Moor to Coast

Shaptor Woods and Rock

12/04/2012 - 18:20

The lambs blinked in the spring sunshine, as if this might be their first morning out of doors. On a stone wall dividing the two square fields, a thrush basked. At first we thought it might be a rare exotic species (a red-backed shrike, perhaps?) The camera's screen was tricked by the light and from a distance it was easy to jump to the wrong conclusion; to convince yourself that what you've seen is what you want to see.



Old and unwanted.


Gratefully, we left the busy Moretonhampstead road behind at Slade Cross and passed a disused, sorry-looking postbox. We proceeded up the hill and took the first footpath to the right. We looked down on the same fields we had observed from the road as the traffic continued to whiz past beyond; pausing to watch the ewes give milk and the lambs nuzzling with their tails waggling.





Long way down.


I keep seeing these lovely Forsythia flowers almost everywhere I go at the moment. They are a welcome sign of spring and make a glorious addition to any garden display. The ant in the centre of the frame was the first of many thousands we encountered. As we entered Shaptor Woods, there were bustling armies busy constructing their nests and the ground positively bristled with their activity. We noticed something amiss with our Border Collie Lady's tail. It hung down permanently between her legs, slightly to one side. The poor dog must have sat on the ground and got a nasty nip or spray of formic acid for her trouble.


The OS map did not really do the scale of Shaptor Woods justice. It was the sort of place you could spend all day in and not get to the heart of. You could get lost here; tired and without a map to hand. And you could just as easily lose yourself: imagining you have been transported to a different century but your surroundings somehow stay exactly the same. Of course the reality is somewhat different. Every woodland reserve these days is selectively managed to encourage certain species and biodiversity as a whole.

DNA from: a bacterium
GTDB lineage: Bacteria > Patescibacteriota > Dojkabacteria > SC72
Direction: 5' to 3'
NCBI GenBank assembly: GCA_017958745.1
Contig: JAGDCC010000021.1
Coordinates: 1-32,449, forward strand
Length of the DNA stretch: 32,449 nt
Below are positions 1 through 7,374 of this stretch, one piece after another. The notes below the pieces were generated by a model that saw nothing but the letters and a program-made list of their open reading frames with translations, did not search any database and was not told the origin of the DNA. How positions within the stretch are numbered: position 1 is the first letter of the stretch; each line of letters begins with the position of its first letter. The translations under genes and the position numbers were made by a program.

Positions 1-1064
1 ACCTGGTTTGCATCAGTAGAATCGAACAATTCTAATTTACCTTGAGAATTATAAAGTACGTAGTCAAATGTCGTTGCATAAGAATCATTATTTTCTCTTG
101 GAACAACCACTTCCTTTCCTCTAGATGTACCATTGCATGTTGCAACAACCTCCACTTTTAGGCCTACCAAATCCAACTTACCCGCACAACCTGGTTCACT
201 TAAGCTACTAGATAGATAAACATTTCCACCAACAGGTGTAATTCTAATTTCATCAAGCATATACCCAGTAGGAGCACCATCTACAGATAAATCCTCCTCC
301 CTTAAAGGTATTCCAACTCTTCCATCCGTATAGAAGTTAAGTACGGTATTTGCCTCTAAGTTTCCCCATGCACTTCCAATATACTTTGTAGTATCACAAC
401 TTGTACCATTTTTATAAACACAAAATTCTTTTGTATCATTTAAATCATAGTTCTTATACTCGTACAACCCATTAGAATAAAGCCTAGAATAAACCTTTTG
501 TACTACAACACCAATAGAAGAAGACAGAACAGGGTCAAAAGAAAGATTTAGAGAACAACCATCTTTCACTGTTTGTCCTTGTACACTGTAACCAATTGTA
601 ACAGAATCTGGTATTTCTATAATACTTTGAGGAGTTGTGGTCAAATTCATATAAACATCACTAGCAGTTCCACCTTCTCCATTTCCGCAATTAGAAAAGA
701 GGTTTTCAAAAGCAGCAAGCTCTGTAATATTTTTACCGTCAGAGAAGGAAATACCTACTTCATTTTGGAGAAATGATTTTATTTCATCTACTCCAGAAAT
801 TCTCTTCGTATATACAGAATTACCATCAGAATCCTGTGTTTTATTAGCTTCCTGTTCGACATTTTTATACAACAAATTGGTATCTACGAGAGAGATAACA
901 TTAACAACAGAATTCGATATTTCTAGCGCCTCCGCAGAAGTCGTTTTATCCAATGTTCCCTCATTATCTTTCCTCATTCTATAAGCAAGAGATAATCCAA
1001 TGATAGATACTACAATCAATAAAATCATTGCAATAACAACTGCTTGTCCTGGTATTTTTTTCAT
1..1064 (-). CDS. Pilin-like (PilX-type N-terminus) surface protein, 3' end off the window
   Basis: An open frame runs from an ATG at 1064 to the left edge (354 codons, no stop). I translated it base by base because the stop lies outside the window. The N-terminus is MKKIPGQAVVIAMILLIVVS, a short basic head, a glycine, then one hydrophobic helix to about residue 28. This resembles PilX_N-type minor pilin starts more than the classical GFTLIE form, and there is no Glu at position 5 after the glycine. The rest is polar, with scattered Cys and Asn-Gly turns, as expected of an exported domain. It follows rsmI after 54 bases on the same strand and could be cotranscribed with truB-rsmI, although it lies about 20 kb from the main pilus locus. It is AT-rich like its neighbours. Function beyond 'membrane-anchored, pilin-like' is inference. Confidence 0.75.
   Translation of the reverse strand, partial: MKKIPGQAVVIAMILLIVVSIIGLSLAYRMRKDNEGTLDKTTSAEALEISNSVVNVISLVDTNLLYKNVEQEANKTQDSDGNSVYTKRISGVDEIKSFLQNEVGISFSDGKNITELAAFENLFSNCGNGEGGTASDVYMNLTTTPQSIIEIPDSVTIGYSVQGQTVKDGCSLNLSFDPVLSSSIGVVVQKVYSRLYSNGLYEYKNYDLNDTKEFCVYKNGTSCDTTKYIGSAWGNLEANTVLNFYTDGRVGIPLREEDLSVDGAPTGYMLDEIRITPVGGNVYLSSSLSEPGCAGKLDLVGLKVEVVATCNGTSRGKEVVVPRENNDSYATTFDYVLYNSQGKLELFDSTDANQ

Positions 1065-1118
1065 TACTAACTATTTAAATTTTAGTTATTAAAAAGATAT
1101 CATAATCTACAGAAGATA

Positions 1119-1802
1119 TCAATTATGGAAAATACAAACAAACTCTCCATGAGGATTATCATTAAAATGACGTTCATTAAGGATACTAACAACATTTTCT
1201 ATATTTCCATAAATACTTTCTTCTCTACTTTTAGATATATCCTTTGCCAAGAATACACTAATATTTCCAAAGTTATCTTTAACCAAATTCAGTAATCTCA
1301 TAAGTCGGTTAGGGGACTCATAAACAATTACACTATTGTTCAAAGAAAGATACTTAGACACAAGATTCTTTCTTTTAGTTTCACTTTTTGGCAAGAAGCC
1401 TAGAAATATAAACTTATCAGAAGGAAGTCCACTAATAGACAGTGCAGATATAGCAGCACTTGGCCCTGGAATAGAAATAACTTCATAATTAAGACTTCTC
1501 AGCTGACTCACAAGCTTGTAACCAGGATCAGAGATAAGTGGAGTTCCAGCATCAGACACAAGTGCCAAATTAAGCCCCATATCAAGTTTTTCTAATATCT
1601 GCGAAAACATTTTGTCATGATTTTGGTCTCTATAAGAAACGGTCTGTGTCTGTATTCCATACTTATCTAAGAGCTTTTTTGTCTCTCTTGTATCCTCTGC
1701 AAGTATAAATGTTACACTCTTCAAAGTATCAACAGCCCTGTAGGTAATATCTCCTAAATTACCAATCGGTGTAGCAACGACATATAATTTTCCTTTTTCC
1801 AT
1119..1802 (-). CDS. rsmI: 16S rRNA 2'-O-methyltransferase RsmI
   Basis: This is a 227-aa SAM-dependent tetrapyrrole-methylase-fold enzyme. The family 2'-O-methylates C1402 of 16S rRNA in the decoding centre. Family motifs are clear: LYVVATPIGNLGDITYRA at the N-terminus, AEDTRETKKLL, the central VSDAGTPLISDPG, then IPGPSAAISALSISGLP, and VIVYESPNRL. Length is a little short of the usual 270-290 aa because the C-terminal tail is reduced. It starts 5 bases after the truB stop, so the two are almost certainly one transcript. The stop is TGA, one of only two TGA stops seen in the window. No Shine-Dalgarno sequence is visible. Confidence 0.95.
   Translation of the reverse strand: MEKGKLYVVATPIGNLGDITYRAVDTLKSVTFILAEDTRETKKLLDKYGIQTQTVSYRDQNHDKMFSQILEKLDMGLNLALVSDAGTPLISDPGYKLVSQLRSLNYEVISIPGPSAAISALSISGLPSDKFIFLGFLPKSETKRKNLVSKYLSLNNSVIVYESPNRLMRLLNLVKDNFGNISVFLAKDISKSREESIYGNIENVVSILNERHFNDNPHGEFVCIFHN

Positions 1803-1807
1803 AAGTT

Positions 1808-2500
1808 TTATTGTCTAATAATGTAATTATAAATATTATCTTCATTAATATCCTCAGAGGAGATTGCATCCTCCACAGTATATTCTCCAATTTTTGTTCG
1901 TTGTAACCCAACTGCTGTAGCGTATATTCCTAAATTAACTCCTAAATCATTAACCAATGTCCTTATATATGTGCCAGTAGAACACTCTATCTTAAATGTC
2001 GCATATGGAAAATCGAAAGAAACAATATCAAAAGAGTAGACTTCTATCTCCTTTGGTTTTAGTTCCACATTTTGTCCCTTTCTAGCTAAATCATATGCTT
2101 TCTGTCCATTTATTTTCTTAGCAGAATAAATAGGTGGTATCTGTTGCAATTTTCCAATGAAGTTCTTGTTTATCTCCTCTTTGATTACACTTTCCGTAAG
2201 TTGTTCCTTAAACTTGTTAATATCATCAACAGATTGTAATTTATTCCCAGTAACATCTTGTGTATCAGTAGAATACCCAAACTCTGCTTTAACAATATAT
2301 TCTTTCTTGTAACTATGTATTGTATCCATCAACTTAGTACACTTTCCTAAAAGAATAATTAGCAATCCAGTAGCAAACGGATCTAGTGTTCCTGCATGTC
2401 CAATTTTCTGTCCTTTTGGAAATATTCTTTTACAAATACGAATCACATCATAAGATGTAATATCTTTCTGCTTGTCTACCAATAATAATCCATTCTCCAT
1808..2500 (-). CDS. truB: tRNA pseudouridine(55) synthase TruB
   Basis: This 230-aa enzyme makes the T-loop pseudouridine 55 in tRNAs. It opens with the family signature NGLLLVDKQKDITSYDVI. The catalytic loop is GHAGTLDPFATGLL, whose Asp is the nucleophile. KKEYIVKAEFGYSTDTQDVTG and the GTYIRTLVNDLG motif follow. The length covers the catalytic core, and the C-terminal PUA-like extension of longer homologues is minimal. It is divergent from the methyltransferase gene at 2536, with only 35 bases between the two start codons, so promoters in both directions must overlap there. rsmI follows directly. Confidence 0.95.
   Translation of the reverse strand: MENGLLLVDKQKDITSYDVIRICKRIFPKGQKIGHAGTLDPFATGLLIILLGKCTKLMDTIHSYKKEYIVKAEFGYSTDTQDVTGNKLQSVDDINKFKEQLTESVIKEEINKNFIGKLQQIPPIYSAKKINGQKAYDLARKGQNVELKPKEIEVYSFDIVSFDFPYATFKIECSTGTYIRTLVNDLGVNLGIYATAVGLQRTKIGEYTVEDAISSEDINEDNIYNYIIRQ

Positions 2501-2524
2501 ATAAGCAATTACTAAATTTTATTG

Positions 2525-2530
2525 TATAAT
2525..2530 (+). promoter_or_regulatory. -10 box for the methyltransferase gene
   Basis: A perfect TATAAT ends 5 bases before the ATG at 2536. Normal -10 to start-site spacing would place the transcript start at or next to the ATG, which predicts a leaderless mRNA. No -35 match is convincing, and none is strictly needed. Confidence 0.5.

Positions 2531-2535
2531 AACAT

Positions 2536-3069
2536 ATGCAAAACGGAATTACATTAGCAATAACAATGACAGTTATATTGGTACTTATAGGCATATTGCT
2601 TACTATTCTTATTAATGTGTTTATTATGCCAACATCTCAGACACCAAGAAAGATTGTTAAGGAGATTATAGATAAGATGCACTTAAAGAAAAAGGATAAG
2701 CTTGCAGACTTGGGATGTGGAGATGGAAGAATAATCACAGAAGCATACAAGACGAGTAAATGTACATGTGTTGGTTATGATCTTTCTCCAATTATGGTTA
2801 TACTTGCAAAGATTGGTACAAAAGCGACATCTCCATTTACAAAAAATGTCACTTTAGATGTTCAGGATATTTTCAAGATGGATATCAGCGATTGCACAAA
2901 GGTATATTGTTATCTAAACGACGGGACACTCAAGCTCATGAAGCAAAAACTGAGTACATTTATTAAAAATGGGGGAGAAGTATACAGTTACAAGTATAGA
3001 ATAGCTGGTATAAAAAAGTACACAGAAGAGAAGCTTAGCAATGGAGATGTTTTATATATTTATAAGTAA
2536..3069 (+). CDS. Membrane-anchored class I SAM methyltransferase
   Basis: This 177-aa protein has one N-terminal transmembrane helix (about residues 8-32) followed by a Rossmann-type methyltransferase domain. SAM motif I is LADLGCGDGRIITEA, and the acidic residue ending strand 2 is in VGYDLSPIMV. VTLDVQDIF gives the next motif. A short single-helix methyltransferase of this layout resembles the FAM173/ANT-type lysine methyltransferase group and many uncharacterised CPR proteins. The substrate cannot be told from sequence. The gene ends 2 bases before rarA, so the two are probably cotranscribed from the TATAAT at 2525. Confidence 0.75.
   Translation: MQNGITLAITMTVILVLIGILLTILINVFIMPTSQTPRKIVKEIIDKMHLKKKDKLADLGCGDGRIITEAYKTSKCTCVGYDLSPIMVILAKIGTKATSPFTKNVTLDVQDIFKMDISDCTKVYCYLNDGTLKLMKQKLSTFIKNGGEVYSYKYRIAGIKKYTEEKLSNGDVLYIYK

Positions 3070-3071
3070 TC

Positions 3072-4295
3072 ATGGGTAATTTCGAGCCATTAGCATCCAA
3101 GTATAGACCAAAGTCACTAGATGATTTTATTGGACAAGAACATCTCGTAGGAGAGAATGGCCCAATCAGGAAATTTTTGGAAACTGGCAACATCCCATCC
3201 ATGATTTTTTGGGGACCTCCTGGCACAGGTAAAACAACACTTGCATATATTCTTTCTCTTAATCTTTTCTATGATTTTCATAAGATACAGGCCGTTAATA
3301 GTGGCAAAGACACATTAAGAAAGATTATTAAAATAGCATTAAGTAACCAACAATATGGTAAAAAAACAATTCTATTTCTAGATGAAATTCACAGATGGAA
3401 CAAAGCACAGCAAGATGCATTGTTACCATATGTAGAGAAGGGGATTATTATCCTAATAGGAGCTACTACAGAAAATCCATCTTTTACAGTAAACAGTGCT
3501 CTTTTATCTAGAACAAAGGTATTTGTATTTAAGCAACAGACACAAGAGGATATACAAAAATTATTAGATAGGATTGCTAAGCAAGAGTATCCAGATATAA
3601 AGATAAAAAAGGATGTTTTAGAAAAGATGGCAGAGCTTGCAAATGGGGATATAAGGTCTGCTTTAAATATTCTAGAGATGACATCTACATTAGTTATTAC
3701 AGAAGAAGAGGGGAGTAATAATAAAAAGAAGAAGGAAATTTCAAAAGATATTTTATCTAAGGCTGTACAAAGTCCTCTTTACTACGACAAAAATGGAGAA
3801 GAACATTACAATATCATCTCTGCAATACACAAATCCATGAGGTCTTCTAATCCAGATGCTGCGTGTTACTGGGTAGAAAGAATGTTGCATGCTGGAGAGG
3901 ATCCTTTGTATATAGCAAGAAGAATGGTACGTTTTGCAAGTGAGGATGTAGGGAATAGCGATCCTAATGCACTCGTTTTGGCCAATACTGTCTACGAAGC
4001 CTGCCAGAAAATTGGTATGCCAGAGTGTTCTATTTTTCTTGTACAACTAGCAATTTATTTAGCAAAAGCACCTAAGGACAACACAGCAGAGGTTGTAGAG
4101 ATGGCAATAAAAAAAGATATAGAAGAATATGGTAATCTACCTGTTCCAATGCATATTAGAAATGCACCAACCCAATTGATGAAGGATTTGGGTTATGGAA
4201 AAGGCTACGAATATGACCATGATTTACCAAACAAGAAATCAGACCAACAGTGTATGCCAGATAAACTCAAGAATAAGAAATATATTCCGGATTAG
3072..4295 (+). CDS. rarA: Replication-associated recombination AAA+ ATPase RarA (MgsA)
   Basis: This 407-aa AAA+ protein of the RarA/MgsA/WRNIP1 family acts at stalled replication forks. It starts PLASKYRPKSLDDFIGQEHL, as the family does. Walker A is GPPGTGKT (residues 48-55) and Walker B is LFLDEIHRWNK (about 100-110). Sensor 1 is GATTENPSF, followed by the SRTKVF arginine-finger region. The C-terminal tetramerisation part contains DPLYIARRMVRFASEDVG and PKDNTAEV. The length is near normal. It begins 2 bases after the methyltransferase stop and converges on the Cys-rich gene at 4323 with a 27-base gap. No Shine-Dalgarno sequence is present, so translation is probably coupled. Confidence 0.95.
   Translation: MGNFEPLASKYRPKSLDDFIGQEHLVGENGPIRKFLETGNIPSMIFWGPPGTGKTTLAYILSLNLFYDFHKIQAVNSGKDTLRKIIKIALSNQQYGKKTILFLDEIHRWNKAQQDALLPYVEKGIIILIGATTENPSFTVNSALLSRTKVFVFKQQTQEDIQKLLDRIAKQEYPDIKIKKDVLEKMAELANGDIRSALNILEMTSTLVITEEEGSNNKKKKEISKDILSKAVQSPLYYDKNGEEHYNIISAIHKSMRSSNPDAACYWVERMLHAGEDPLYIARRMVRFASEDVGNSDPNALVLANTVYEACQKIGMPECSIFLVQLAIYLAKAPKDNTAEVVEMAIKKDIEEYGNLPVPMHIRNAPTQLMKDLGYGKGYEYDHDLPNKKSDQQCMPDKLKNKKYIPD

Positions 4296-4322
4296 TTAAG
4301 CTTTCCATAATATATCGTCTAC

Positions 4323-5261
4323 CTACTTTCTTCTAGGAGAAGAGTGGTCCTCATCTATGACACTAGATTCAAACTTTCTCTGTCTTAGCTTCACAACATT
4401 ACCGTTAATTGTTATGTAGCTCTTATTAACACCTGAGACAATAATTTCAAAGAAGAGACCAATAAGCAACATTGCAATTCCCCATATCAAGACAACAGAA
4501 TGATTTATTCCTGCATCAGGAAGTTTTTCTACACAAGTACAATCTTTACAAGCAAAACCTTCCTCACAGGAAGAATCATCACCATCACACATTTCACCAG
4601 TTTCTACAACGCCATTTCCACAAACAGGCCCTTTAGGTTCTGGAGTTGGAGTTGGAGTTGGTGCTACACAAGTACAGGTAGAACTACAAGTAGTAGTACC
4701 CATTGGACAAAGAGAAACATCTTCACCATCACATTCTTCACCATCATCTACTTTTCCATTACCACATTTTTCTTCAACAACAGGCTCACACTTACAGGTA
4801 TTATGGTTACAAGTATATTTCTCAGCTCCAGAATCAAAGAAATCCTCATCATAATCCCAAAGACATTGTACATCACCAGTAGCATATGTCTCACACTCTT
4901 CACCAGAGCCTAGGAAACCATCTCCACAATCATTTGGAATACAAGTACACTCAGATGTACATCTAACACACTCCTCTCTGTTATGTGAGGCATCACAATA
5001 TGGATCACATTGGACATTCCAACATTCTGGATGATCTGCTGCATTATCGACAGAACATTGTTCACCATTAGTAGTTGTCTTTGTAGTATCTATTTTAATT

By the trickle of a stream, near the green saxifrages, a micro moth flew from the camera's quiet shutter. Jane Redman, our companion for the day, played guide: leaving the path behind to trace the water source. We duly followed to a sort of holding tank that looked Victorian but could have been much older. In it there were literally hundreds of tadpoles. After an extended dry spell and a few more days like the day we were enjoying, how many would survive? The water was already low. What if the tank ran dry?


Back on the path, celandines shimmered among the leaf litter and we passed the waxy Scarlet Elfcup fungi, lying on the ground like plasticky imitation ears. They put me in mind of the opening scene of David Lynch's Blue Velvet. But the ants were elsewhere and the ground was undoubtedly pulsing with unseen, crawling millions. If we put our ears to the ground what would we hear - down perilously close to a world we usually step over but never get near? And how long before things crawled inside our bodies, like mere extensions of the ground, waiting to be inhabited and slowly decomposed?


Meanwhile, above our heads, another shift of perspective.



The magic tree.


The play of light through this tree gave an arresting illusion of movement. Between the stands of conifers, its branches appeared like writhing, contorted arms. Further into the wood, past fenced-off, disused mine shafts, there were more deciduous trees. Past wilting violets and clumps of pale primroses, we explored another miniature world: equally fascinating, every bit as alien.





The lichen Cladonia fimbriata


At last we bid Shaptor Woods behind, promsing to call in again on the way back. We followed a gravelled public bridleway up a hill, towered over by beech trees. Lunchtime beckoned and we headed for Hennock along country lanes until we found a bench. After the break, we continued through Hennock and went up a steep hill for the return loop.





Honesty (Lunaria annua)


The hedgerows had a good variety of wild flowers. For some reason we usually see Honesty specimens later in the year, when they have their oval-shaped discs like origami shapes.

On the way back through Shaptor Woods we made a brief detour. Normally, I am not much of a climber but the way up to Shaptor Rock was happily within my comfort zone. At the top of this granite outcrop, there were patches of garish bright green lichens. Feeling the full force of the afternoon sun, I surveyed the woodland kingdom. Even near to the top, there were still ants. Were colonies establishing their territories here, too?

As we headed back through the wood at a leisurely pace, I reflected how the place had held me enthralled. I made a mental note to return at a different season, wondering what other wonders awaited.






The Lady pauses from her favourite game of stick-hunting to pose for the camera. Her tail is now back to normal and wagging as it should be.


We would like to thank Jane for agreeing to join us on our latest adventure.



12/03/2014 - 18:47
Great photography, where did you find the 'magic tree'? would be interested in getting my own photos of it.

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